Carson City veterans take part in Honor Flight

Members of the Honor Flight Nevada who left for Washington, D.C., Friday morning from Reno Tahoe Airport.

Members of the Honor Flight Nevada who left for Washington, D.C., Friday morning from Reno Tahoe Airport.

Friday morning, seven Carson City veterans were flown to Washington D.C., to visit the national war memorials with Honor Flight Nevada.

Honor Flight is a program that raises money to fly veterans to Washington D.C., to see the various memorials for the wars they fought in. The program is run 100 percent through donations, and pays for airfare, travel and lodging, completely free of charge for the veterans.

“A lot of them haven’t seen their own memorials,” said organizer Jon Yuspa. “But the vets don’t pay anything because they have already paid with their service and sacrifice.”

Any vet who served in any war, based on age and health is accepted into the program. Typically, they can take about 56 total, however some trips there are less veterans depending on how many caretakers they also need to take care of the travelers.

This trip, they have 53 veterans for the weekend, from all branches of the military, including veterans from World War II. They flew out Friday morning and will return to Nevada Sunday afternoon.

For Margaret Green-Wilson, volunteering to be a guardian on this trip is a way for her to be connected with her father, who served in the Air Force for 24 years.

“My dad was stationed in Washington D.C., and I haven’t been back since (that time) so it will be a great chance to see Washington D.C. again and be able to help folks who were my dad’s contemporaries,” Green-Wilson said. “I want to help show them a good time and an honorable experience.”

Green-Wilson will be one of those in charge of taking care of the vets; making sure they are okay, providing physical support and making sure they’re enjoying themselves. This will be her first time traveling with Honor Flight and she said she was excited.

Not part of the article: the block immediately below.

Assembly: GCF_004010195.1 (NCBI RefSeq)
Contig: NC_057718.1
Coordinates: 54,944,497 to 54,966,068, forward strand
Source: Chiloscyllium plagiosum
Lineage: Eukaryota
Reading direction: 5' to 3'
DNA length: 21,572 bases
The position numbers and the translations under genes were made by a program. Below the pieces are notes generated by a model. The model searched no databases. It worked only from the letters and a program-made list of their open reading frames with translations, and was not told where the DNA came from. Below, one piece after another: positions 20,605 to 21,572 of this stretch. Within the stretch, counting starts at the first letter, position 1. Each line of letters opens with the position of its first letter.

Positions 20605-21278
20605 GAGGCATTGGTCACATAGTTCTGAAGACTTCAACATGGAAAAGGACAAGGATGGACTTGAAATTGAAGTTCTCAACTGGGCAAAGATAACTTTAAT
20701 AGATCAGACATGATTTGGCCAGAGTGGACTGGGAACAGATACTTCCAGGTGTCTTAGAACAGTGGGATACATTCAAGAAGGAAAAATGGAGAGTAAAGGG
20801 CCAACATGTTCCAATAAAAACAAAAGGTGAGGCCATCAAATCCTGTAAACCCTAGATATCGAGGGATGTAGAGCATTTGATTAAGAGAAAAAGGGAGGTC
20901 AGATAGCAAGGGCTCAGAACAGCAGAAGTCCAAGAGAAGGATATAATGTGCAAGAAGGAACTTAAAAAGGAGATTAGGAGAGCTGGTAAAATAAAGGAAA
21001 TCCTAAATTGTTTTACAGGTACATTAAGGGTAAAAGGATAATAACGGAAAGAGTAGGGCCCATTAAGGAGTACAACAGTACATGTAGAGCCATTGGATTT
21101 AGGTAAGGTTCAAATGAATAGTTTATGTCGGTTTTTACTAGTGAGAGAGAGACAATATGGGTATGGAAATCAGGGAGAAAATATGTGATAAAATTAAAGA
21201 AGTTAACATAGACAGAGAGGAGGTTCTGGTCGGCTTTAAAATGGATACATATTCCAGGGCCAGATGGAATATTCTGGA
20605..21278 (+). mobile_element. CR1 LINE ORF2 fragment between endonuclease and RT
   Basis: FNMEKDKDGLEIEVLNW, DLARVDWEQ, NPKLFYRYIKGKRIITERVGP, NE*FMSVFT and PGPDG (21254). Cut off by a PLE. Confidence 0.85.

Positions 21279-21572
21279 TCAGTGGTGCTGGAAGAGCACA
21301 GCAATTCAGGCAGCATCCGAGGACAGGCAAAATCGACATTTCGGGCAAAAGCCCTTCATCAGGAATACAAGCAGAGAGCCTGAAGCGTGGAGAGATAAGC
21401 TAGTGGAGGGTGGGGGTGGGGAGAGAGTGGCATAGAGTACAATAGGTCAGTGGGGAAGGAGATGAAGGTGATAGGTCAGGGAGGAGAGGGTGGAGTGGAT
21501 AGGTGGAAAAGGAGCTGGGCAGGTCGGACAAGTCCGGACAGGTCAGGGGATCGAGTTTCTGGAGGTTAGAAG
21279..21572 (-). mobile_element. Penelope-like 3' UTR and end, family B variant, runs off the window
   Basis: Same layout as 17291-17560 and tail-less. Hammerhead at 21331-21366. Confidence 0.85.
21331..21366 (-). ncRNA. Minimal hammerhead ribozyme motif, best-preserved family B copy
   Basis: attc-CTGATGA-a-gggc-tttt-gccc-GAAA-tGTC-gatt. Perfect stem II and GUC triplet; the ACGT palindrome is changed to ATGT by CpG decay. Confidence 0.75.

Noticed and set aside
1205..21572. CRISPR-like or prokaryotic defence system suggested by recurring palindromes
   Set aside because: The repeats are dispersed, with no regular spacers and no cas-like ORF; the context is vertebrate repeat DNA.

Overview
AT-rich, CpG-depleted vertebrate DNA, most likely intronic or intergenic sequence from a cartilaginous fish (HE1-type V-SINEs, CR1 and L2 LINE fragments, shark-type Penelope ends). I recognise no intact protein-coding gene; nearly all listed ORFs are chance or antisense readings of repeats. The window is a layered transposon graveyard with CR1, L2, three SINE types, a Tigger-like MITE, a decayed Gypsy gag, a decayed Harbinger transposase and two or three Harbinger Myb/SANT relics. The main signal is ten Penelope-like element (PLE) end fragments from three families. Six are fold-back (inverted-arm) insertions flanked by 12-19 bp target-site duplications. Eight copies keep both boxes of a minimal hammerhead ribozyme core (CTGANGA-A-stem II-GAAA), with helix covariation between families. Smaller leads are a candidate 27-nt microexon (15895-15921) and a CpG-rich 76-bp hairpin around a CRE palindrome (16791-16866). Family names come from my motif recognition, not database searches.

“I wish I could have done this with my dad because they just do such great things,” said Green-Wilson. “They try to give the best possible experience to sort of replace what may have been a tough time.”

Yuspa agrees the trips are all about the veterans and giving them the best trip.

“It is all about the vets’ experience,” Yuspa said. “Most of them are strangers when they start on the trip, but by the time they go home it is like they are family.”

He said there’s a lot of bonding between the veterans, especially because most of them have the same experiences and can feel comfortable with each other over that common bond.

“A lot of them will tell us that it is the highlight of their life,” Yuspa said.

In addition to the trip, each vet gets a package of letters from loved ones and supporters, expressing their gratitude for their service, and crowds line up at the airport to welcome the vets home from their trip.

To provide each veteran with the trip is about $1,000 each, but in the five years the program has been running it has been able to raise more than $1 million. Yuspa said many big donors give them money because 100 percent of it goes back to the veterans.

“It takes a village to come together and support the program,” Yuspa said.

For more information or to donate to the program, visit


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